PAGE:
You shouldn’t underestimate the impact these two things have on your life.

It can literally be the difference between being at the top and the bottom. Wealthy or not wealthy. Having the opportunity to work on the best and biggest things or the stuff that just has to be done.

Both give you a significant competitive advantage over almost everyone else. And that’s because I’d argue that well under 5% of people actually approach things with a 15/10 attitude and have a tremendously high work ethic.

It’s literally so rare to see both of these things in people, that when a company recognises it, they do whatever they can to keep them (well, good companies do). They will give you the biggest and best things to do, the promotions and the raises. You will never need to ask for them, they just come your way. If you ever decide to start your own company, these two things will give you the edge over your competitors.

So, the big question.

Can you develop into a 15 /10 person with a high work ethic, if that’s not you at the moment?

I used to think no. You are either hard wired to be like that or not.

However, last year I noticed both of these things disappear for me. I worried I was becoming lazy and losing the ability to care about stuff. And then towards the end of the year it came back. Something inside of me changed.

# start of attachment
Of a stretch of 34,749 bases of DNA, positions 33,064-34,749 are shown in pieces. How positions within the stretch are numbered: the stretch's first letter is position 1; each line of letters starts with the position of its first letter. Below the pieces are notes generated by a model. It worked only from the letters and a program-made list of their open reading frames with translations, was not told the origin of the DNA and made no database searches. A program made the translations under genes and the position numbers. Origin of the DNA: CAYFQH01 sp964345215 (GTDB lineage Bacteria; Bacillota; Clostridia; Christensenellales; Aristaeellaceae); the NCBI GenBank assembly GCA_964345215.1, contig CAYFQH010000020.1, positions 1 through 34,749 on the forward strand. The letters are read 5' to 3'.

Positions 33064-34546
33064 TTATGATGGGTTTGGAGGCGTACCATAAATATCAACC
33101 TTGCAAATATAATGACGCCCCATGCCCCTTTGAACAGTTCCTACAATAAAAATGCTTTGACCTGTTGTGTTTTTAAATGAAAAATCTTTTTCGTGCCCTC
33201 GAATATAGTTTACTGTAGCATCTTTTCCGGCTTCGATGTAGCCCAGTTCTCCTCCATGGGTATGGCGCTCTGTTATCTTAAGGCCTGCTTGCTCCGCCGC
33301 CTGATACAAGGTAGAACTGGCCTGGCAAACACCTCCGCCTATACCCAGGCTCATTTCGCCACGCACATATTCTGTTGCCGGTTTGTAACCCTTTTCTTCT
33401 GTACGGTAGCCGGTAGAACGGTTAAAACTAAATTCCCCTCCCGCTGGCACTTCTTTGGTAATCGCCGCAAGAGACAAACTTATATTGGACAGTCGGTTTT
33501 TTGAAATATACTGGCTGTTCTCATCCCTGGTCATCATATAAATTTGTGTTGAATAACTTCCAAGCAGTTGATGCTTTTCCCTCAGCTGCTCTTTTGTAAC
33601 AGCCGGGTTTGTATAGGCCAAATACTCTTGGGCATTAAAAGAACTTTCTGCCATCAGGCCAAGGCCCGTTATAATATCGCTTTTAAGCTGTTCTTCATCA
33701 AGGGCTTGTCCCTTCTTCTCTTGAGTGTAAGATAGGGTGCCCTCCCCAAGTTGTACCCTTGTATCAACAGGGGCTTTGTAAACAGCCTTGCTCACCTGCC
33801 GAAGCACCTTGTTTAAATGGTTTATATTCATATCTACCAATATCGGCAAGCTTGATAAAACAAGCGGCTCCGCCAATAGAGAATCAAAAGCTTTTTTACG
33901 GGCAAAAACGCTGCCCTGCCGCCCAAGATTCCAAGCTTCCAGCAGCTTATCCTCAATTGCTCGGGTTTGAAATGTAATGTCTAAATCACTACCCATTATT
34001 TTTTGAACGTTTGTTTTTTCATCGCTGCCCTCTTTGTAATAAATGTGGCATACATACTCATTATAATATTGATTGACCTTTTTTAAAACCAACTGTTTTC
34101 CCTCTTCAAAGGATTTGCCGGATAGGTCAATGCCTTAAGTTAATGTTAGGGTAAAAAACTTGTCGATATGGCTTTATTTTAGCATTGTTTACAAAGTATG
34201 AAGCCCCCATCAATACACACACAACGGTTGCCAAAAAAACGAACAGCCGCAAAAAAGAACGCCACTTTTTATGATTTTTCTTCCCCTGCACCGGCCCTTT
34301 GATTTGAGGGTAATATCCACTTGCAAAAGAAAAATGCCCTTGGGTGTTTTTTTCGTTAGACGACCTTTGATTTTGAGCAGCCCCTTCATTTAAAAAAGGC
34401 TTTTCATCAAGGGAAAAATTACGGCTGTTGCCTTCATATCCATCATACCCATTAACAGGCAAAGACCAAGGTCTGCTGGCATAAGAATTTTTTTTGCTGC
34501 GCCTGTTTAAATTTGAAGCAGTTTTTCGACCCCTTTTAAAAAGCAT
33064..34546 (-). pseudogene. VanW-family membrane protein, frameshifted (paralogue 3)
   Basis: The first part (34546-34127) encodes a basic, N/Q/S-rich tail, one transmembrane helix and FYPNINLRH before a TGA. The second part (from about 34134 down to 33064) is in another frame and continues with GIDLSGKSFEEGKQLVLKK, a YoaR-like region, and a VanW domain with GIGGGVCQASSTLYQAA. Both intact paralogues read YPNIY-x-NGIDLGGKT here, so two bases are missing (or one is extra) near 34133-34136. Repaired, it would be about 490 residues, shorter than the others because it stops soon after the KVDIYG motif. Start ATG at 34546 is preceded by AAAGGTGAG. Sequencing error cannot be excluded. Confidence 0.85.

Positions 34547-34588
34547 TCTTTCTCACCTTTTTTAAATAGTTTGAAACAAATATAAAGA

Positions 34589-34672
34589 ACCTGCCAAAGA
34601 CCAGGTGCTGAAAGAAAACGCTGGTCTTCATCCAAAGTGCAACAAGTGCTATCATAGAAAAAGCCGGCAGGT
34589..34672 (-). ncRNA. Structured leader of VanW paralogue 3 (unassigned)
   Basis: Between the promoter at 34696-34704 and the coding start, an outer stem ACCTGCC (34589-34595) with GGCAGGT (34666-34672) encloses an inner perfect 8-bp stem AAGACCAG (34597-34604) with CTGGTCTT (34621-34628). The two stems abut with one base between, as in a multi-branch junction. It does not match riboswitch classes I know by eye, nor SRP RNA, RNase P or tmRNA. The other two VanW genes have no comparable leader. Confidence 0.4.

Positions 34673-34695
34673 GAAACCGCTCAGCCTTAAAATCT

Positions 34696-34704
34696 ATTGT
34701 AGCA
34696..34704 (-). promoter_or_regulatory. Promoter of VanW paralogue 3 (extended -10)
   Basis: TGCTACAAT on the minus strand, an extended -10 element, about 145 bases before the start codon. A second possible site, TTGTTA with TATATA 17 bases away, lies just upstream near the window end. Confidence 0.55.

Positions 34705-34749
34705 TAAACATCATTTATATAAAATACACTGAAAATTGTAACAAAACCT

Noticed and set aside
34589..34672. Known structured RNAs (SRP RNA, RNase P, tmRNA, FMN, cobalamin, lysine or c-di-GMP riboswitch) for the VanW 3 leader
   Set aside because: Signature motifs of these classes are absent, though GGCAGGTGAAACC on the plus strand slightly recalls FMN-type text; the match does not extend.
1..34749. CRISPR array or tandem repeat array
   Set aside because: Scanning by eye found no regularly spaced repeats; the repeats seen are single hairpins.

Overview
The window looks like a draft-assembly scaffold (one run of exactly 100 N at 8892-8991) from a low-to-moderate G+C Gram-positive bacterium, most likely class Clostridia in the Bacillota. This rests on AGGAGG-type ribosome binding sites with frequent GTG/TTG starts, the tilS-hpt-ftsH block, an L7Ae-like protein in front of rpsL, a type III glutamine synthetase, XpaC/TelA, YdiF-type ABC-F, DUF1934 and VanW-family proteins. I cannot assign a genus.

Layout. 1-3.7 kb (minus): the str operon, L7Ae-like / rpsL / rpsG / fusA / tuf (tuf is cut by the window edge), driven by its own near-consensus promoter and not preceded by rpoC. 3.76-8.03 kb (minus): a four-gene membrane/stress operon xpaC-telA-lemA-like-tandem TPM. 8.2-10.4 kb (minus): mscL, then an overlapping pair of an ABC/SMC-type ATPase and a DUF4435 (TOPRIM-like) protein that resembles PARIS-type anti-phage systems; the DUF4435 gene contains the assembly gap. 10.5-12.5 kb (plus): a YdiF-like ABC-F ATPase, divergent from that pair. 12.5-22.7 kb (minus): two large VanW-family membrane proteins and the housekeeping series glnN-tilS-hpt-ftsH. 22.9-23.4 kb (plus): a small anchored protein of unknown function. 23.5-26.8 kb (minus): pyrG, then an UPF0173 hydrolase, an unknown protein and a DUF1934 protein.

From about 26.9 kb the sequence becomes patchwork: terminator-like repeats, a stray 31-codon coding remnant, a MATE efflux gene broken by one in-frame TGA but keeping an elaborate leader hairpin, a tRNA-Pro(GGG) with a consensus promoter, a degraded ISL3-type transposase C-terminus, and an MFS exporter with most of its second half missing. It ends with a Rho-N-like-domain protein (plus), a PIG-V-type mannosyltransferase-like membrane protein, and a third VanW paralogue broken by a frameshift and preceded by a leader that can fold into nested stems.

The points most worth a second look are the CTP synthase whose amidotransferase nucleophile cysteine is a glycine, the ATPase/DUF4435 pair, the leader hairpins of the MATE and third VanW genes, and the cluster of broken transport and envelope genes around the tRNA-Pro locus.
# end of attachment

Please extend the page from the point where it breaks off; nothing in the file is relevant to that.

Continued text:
And it got me thinking, why was that?

Firstly, I got into something that I truly believed in and was excited / passionate about (Rescover). All of a sudden, I really cared about stuff. I had an abundance of energy. I went about things with a 15 / 10 attitude and was willing to do whatever it took to do an outstanding job at whatever I was doing.

And the second thing was, as soon as I got started with working hard at something and doing it well, I got into a positive cycle. I did something well and felt good about that. I got feedback it was good and felt good about that. My confidence shot up and I was itching to get onto the next thing and do it again.

And it then became clear.

It all starts with being fundamentally excited and passionate about what you’re doing. Without that, it’ll always be a struggle to sustain a 15 / 10 approach and a high work ethic.

So, do whatever it takes to get that level of excitement and passion in your life for what you’re doing. You need to really care about what you’re doing. If you don’t have that, be bold and make a change to explore getting it.

Once you do have that, pick the first thing to do, and then do whatever it takes to get a 15 / 10 result. Your passion and excitement for what you’re doing will carry you through, trust me.

You’ll soon get into the positive cycle I mentioned above and it will start to become more natural to approach things in that way.

The only other thing that comes to mind, is you should surround yourself by people that are like this. The saying ‘You are the average of the five people you spend the most time with’ is a good one. If you have people around you that behave like this, it will inspire you to be more like them.

If you take one thing away from this, it should be that you need things in your life that you REALLY care about. Don’t stress and worry if you don’t have it. Just keep an eye out for it. And do stuff which will give you a better chance of stumbling across it.

Then, once you have that, make the conscious decision to do something at a 15 / 10 level and get people around you that are like that. Then, things kind take care of themselves.